In a global scenario as competitive as the current one, businesses constantly are looking at different ways to guarantee high quality processes and, at the same time, to meet customer requirements. Among the existing process improvement methodologies available so far, both pure and hybrid methodologies have gained considerable recognition, as for example, Six Sigma, Lean Manufacturing, Lean Six Sigma, Total Quality Management (TQM), ISO 9000 and many others.
One particular process improvement methodology that has evolved over time and is helping businesses to optimize their processes is the so-called Agile DMAIC methodology. In this article you can learn more about the Agile DMAIC methodology and how it can be integrated with the Kanban method in order to support problem solving and process optimization.
Before getting into more details about the Agile DMAIC methodology and its integration with the Kanban method, let’s start by reviewing the main concepts behind the Agile DMAIC methodology, namely, the Lean Six Sigma methodology and the Agile project management approach.
Lean Six Sigma methodology
The Lean Six Sigma methodology has been developed by combining the concepts and tools derived from two complementary methodologies: Six Sigma and Lean Manufacturing. The Six Sigma methodology aims at reducing process variation and defects whereas the Lean principles are primarily associated with eliminating wastes and improving process flow to enhance the process performance under investigation.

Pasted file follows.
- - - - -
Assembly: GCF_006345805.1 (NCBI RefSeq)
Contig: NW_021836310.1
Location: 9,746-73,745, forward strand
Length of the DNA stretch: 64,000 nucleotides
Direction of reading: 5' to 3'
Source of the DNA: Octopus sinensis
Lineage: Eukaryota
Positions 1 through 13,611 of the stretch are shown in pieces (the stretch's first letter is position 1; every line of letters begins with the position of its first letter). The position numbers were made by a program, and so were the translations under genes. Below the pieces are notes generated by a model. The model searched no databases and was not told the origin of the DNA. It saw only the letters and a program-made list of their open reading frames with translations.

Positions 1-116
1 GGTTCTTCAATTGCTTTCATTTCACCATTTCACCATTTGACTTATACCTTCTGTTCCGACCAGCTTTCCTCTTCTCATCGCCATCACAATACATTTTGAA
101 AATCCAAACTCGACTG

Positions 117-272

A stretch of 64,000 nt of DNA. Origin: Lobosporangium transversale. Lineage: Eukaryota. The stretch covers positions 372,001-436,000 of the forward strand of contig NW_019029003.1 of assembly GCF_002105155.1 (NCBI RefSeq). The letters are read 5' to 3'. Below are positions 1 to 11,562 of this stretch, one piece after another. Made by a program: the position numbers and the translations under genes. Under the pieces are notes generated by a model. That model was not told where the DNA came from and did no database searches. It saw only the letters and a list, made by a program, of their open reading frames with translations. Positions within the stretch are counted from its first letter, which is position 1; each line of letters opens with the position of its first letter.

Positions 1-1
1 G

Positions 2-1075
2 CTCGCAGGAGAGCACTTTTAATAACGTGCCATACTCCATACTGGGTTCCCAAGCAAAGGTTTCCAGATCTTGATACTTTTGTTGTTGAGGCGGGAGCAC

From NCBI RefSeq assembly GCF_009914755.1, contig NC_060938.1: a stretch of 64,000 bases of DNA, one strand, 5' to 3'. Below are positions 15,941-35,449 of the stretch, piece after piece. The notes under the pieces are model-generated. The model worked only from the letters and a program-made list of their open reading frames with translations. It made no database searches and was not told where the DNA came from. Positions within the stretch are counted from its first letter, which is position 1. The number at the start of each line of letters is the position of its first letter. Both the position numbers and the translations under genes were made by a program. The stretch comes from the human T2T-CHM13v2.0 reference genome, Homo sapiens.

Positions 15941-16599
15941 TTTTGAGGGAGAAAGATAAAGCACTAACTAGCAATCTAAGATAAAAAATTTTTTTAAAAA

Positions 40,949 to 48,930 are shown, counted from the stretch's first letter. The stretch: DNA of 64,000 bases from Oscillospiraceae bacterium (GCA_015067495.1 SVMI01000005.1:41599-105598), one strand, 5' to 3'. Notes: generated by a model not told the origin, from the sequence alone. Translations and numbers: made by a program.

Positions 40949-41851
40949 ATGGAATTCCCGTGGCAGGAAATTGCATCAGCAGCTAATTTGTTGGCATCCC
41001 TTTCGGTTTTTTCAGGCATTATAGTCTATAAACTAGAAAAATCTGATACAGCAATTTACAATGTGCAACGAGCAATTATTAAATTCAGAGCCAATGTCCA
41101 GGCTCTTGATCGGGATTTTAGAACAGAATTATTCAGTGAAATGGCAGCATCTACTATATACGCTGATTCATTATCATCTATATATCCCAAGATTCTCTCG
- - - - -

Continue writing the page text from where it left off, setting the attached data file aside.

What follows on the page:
At the heart of the Lean Six Sigma methodology lies the five-phase DMAIC method, which stands for Define, Measure, Analyze, Improve and Control. Despite being a customer-centric process, data-driven and allowing good results, the DMAIC method sometimes lacks velocity, that is, process improvements typically require a high amount of time to be achieved.
Additionally, DMAIC projects often follow a traditional waterfall-like project management approach and are associated with one-and-done projects, that is, once the predicted improvements are achieved, the project ends. If you want to know more about the particularities of the DMAIC method and its relationship with the Kanban method.
Agile project management approach
The Agile project management approach consists of applying agile practices to project management, in other words, instead of considering the project only as a whole, the project is divided into small incremental parts. Thus, each small part of the project is carried out in a shorter schedule by the project team. The constant participation of the client is another highlight which enables the project to be aligned with the client’s requirements. Many Agile project management approaches are available, for instance, Microsoft Solutions Framework (MSF), Extreme Programming (XP) and Scrum being the most notable.
Agile DMAIC methodology